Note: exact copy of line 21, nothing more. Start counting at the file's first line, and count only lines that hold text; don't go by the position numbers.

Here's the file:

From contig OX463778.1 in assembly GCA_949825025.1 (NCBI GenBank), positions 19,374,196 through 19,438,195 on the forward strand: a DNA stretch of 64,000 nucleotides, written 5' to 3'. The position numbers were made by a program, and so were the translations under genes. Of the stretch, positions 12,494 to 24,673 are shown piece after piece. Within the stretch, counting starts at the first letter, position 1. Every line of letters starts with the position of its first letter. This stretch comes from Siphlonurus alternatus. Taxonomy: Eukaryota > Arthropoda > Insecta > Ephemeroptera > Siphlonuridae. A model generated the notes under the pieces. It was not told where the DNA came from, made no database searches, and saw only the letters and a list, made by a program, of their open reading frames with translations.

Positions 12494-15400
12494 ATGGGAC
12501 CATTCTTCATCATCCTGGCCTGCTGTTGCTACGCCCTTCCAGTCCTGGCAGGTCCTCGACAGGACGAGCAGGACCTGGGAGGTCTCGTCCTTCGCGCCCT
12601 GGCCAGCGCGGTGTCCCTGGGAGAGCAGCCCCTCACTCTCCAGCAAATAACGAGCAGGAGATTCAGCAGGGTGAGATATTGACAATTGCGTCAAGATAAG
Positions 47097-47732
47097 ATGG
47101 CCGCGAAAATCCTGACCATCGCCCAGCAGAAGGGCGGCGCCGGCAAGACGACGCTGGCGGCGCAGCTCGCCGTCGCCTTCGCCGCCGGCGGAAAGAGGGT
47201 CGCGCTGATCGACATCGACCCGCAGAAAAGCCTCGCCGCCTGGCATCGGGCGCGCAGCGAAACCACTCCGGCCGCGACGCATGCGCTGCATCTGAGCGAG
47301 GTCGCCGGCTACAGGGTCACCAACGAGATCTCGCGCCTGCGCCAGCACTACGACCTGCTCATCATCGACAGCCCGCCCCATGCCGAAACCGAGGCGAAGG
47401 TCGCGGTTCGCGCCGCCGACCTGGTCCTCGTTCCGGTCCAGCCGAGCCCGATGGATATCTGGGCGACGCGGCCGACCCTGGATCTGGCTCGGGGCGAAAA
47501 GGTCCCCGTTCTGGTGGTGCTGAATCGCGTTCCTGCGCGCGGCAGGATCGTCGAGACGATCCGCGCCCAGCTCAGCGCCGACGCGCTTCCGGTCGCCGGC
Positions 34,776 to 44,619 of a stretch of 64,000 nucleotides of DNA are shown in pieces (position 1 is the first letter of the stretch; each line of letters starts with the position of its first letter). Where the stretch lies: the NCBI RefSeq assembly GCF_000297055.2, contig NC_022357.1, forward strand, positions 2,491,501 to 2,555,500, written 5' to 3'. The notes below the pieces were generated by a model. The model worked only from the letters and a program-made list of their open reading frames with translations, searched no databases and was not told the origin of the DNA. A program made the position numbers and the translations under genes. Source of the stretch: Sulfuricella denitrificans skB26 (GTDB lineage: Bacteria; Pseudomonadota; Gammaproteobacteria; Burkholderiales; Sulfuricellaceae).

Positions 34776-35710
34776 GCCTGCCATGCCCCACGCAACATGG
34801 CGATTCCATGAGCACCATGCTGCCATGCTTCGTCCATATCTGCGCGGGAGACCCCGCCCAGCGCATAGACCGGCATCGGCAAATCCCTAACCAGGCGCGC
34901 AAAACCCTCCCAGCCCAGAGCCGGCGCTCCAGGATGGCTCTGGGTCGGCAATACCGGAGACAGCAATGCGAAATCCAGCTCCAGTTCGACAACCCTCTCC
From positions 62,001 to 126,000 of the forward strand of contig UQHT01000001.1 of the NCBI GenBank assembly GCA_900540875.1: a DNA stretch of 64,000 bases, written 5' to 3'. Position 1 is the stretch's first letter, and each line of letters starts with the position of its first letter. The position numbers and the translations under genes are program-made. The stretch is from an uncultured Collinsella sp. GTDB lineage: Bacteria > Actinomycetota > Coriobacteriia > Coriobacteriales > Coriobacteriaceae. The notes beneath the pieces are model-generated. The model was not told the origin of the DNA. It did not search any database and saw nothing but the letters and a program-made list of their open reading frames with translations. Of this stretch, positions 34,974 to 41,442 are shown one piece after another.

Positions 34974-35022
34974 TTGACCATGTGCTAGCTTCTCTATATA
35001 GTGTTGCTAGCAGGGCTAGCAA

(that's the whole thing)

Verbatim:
35001 GTGTTGCTAGCAGGGCTAGCAA